GenCon14 Reprint: Like Unto = Evil

In the true spirit of General Conference, I am republishing this post, with additional material inserted here and there.


Like Unto = Evil

by  Insert Name Here


I would say, if anyone asked, that the “origin of evil” is probably to be looked for in the description, “one like unto God.” What does it mean to measure a being, especially God, and to suggest that another is “like” Him in some way? It is one thing to say you have your mother’s nose, but even that is somewhat false, as your mother’s nose is not hers, but inherited from another, and there is no origin to that particular nose. It is unique and ever changing; though we might recognize it looks sometimes more like mom’s nose than dad’s nose did at sometime. But we must stop the changing, and invent a representation of that nose in our mind. That representation is not the same thing as the nose represented. And that is the origin of evil.

It denies the absolute abundance of diversity created by God and others, and seeks to understand them according to classes and measurements, by arranging likenesses.
This does not mean “likeness” itself is evil (what Peirce would call “iconicity”), but rather the uses to which likeness are put, these are to be considered very often the means of introducing evil into creation. What comes of measurements of likeness?

Who assesses how much, in what ways, one is like unto God? At Elder’s Quorum on Sunday I was told that we can be Saviors on Mount Zion, and when I asked whether they meant that literally, or were just speaking of church callings with fancy terminology, some men insisted that indeed we could be like Jesus. That is the origin of evil, I’d say. Why, I ask myself? Likeness measured thus requires two parties, and another outside these two who assesses the similitude of the pair. And that assessment typically measures very intangible things like “worthiness” and “spirituality,” and so must rely on external signs of such intangibles. Thus we see systems arising for measuring (e.g., stats), which represent the likeness of an externality (tithing) to an intangible (belief), in order to assess the likeness of one thing to another (me and God, let’s say).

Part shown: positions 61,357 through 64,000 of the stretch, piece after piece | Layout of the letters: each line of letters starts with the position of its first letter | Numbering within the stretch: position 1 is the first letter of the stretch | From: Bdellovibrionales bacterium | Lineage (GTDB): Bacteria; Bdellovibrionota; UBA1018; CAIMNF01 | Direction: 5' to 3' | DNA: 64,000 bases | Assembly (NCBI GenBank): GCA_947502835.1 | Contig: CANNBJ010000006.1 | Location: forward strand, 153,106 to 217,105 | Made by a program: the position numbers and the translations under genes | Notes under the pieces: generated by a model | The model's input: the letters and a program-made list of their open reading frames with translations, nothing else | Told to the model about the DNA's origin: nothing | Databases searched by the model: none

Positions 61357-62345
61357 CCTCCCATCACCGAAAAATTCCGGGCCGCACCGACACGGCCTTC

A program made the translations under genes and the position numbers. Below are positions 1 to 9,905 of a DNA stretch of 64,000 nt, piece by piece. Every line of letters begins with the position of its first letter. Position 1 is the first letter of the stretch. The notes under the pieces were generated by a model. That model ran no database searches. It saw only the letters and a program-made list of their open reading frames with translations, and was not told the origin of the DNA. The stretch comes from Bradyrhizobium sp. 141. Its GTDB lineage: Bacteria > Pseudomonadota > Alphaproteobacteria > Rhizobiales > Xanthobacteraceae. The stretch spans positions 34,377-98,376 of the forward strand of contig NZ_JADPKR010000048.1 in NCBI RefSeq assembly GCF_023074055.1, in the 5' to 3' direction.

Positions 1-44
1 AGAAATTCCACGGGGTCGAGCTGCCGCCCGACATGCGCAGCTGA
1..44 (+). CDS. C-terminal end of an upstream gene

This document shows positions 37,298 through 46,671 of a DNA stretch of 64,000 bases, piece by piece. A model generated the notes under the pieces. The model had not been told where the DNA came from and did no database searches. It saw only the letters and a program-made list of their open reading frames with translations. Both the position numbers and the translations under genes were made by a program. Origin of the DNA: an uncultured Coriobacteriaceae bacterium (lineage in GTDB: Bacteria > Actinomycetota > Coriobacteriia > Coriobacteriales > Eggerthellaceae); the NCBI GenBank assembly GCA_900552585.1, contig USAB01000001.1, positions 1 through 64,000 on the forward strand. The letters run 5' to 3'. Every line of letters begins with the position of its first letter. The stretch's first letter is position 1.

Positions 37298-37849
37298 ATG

Contrast this easily corruptible approach, that always borders on compulsion and counterfeiting, with the declaration of God that the spirits and intelligences and noble and great ones were all, in the beginning, “good.” They are not like a good being, more or less, generally, but were called good. In opposition to this declaration one arose “like unto God,” but who was not God, who offered a plan for sifting, for measuring, for distributing the creation of God to those who obeyed him. We will prove them, he proclaimed, to see if they are indeed Good. Not content with beings being beings, he apparently insisted that beings must be like some other being, and thus built a hierarchy with himself as the measure for how high one might rise, and by what means.

How can you get evil from beings declared good? That is an important question, I suppose, and I think it comes from our freedom to act. We can fabricate likenesses, and when we believe we are like God for creating likenesses of his creations, we have introduced Evil into his work, and are fallen.

The Origin of Evil, then, in my non-theological understanding, is to be found in measuring representations of living things, a claim perhaps underwriting the prohibition on idols and graven images; and why art critics and book reviewers are capable of such mischief.

Why are you offering those sacrifices, Adam? They are in similitude, and that is the sign of a fallen man: he cannot see the difference between the image of a thing, and the thing imaged.  He imagines one can stand in for the other, and how far off is a market for sacrifices at the temple?

It is foolishness to suppose one man can suffer for the sins of another, and our law is just, and it forbids this, one Nephite said.

Contrast the one like unto God approach, with the advice, “Be Ye Perfect, even as your father in heaven is perfect.” If we look to the preceding verses, in both 3 Nephi and the New Testament, we see how our Father is perfect. It is not some declaration for us to seek for “perfection,” in the abstract, and thus, always unattainable, but really trying to be like Jesus, as we’ve imagined him up. It is in the sending of rain on the just and unjust, blessings rather than cursings.

What comes of God being thus perfect? For our lives, I mean, and how we reflect on them?

We have no reason to assume our blessings have come of our own righteousness. This means there is no compulsion nor bribery which leads to righteousness, and no measuring worth doing; for you’ll find that the wicked are often blessed equally, if not in profusion, should you compare how much rain one has received with that sent upon another. If there is no material reason for righteousness, nor fear of wickedness because God will smite you with a plague, the only reason to do good, it seems to me, is because one prefers that to doing evil. And so we really are free to act.